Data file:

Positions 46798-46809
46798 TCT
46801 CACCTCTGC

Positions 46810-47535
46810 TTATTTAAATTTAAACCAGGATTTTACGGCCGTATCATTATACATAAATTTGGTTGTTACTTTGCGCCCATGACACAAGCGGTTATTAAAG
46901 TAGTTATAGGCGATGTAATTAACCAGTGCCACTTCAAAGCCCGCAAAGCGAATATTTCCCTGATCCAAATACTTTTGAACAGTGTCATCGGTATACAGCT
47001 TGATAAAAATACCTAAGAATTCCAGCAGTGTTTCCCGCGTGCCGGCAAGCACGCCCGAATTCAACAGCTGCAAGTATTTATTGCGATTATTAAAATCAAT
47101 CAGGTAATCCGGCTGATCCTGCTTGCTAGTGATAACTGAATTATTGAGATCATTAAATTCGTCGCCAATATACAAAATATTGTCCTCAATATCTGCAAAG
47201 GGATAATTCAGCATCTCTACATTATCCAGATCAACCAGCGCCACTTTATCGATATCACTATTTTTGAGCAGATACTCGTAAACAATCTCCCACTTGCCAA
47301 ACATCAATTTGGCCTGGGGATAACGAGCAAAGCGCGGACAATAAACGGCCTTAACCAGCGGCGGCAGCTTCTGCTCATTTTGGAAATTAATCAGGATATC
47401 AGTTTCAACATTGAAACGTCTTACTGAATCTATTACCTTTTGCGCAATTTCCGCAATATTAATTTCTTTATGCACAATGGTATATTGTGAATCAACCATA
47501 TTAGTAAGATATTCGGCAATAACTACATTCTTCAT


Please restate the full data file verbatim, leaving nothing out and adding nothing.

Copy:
Positions 46798-46809
46798 TCT
46801 CACCTCTGC

Positions 46810-47535
46810 TTATTTAAATTTAAACCAGGATTTTACGGCCGTATCATTATACATAAATTTGGTTGTTACTTTGCGCCCATGACACAAGCGGTTATTAAAG
46901 TAGTTATAGGCGATGTAATTAACCAGTGCCACTTCAAAGCCCGCAAAGCGAATATTTCCCTGATCCAAATACTTTTGAACAGTGTCATCGGTATACAGCT
47001 TGATAAAAATACCTAAGAATTCCAGCAGTGTTTCCCGCGTGCCGGCAAGCACGCCCGAATTCAACAGCTGCAAGTATTTATTGCGATTATTAAAATCAAT
47101 CAGGTAATCCGGCTGATCCTGCTTGCTAGTGATAACTGAATTATTGAGATCATTAAATTCGTCGCCAATATACAAAATATTGTCCTCAATATCTGCAAAG
47201 GGATAATTCAGCATCTCTACATTATCCAGATCAACCAGCGCCACTTTATCGATATCACTATTTTTGAGCAGATACTCGTAAACAATCTCCCACTTGCCAA
47301 ACATCAATTTGGCCTGGGGATAACGAGCAAAGCGCGGACAATAAACGGCCTTAACCAGCGGCGGCAGCTTCTGCTCATTTTGGAAATTAATCAGGATATC
47401 AGTTTCAACATTGAAACGTCTTACTGAATCTATTACCTTTTGCGCAATTTCCGCAATATTAATTTCTTTATGCACAATGGTATATTGTGAATCAACCATA
47501 TTAGTAAGATATTCGGCAATAACTACATTCTTCAT